Windows Trust 5 Iso
we’ve talked about some of these topics before, but we’re stoked to be able to provide a set of administrative guidelines that help keep our global customer base aligned with our vision of an integrated azure management model. these guidelines are not meant to override existing best practices, but to add clarity and alignment around what you might see in the environment.
some of our customers and partners use system center configuration manager (sccm) to deploy workloads and collect status on on-premises windows server and hyper-v environments. others use system center configuration manager to install and manage system center virtual machine manager. (this includes managing installed base hyper-v vms that run workloads, as well as vms installed and managed by windows server system center virtual machine manager.) in both cases, system center configuration manager communicates with system center virtual machine manager by connecting to the management endpoint shared with hyper-v.
as a system center family member, the azure management plane of system center will run alongside the existing sccm management plane. azure’s integration with system center started with some early uptake of system center 2016 r2 deployment, while since 2012, we’ve built on the ability to extend our platform to a broader set of azure management functions. these included deployment with vms, remote deployment, arm templates, subscriptions, and the ability to manage workloads, gpos, and other use cases. (this builds on the existing features in the system center management plane and powershell throughout.)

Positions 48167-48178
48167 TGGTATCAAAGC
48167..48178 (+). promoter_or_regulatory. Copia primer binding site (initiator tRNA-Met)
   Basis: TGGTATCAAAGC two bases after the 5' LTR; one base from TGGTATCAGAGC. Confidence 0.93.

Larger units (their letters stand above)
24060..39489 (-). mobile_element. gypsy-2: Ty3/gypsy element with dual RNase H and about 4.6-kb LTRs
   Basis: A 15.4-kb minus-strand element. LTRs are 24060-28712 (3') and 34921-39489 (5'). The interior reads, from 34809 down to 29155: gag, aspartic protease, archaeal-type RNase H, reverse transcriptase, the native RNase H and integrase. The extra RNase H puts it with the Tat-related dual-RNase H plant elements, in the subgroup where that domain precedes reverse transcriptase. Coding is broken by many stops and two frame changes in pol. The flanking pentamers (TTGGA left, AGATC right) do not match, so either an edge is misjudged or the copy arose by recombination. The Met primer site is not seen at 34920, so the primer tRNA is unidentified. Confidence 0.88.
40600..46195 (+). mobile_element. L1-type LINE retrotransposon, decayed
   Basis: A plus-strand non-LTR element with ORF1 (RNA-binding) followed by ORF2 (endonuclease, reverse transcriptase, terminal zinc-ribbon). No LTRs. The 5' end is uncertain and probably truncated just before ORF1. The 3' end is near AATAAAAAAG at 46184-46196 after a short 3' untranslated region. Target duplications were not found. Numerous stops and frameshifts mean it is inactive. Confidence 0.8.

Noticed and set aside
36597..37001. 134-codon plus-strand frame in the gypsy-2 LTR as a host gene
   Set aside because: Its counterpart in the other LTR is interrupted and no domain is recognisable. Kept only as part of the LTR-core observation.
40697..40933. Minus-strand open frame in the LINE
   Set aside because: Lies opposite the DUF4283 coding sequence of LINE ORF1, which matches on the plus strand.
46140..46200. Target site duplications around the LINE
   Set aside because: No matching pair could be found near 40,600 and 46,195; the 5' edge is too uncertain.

for zero trust to be useful, an organization needs to know what is happening at its network perimeter. the best available security technology exposes all network activity to an administrator, who can then define and manage policies, create access rights, and monitor an organization’s defenses. zero trust requires endpoints to run zero trust policies, and a zero trust certificate.
the f-secure zero trust policy platform is based on a series of policies that govern the network. the overall goal of zero trust is to protect the network against attacks by stopping any potentially harmful traffic. zero trust defines:
• applications that users can run on their network devices. these include email clients and web browsers. apps are identified by the ca that issued the certificate for that application. the zero trust policy applies to these applications and their certificates.
• the users to whom the network is authorized. zero trust uses a principle of least privilege to apply security policies to user accounts. zero trust permits users to run any applications but it denies them access to applications they are not authorized to use. zero trust uses a mapping from a user account to the computers that the user can access. the zero trust policy applies to these computers and their certificates.
zero trust is a big change to the way organizations thought about security and traffic flow. organizations with a history of security misconfigurations and lax control of user access will feel the change right away.
as we prepare to bring windows server system center configuration manager 2019 to microsoft cloud, we’re wrapping up some organizational planning, and a set of new guidelines around how to get and manage your azure cloud environments.